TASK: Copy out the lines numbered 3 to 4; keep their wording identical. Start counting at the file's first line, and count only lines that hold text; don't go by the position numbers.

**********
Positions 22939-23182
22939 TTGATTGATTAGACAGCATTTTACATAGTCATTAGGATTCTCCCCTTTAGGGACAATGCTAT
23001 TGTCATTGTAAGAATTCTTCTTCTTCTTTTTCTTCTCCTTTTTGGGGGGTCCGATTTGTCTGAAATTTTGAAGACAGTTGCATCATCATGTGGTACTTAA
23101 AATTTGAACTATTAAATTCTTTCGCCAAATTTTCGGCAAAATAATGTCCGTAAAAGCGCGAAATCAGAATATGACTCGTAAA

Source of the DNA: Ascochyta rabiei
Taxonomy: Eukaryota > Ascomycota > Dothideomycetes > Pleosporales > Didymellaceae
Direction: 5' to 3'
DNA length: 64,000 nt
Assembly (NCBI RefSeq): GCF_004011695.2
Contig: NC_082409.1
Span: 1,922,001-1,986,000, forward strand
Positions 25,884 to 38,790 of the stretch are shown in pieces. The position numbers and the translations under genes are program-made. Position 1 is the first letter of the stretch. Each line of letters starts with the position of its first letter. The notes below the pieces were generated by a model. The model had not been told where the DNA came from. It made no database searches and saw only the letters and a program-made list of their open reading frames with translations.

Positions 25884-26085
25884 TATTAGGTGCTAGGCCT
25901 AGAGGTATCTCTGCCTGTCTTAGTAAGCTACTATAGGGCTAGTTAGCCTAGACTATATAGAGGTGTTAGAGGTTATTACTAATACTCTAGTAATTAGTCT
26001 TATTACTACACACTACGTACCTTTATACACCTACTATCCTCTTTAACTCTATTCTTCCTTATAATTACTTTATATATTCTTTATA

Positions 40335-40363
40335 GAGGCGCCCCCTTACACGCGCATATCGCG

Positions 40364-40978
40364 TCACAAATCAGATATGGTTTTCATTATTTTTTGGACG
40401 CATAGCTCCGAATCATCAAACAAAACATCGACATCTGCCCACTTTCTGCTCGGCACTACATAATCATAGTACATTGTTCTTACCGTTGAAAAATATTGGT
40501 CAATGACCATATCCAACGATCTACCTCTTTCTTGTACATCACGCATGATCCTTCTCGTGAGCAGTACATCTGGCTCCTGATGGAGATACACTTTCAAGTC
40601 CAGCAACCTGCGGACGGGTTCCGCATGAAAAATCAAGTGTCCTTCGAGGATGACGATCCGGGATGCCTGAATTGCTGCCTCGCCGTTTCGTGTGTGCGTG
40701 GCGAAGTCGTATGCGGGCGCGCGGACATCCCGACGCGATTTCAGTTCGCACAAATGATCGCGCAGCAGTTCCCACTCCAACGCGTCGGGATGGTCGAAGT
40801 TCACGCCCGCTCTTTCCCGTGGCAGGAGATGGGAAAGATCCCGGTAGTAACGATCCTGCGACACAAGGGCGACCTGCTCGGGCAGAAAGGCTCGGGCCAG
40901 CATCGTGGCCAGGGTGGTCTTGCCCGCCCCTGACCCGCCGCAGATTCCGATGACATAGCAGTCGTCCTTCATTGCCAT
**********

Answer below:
23001 TGTCATTGTAAGAATTCTTCTTCTTCTTTTTCTTCTCCTTTTTGGGGGGTCCGATTTGTCTGAAATTTTGAAGACAGTTGCATCATCATGTGGTACTTAA
23101 AATTTGAACTATTAAATTCTTTCGCCAAATTTTCGGCAAAATAATGTCCGTAAAAGCGCGAAATCAGAATATGACTCGTAAA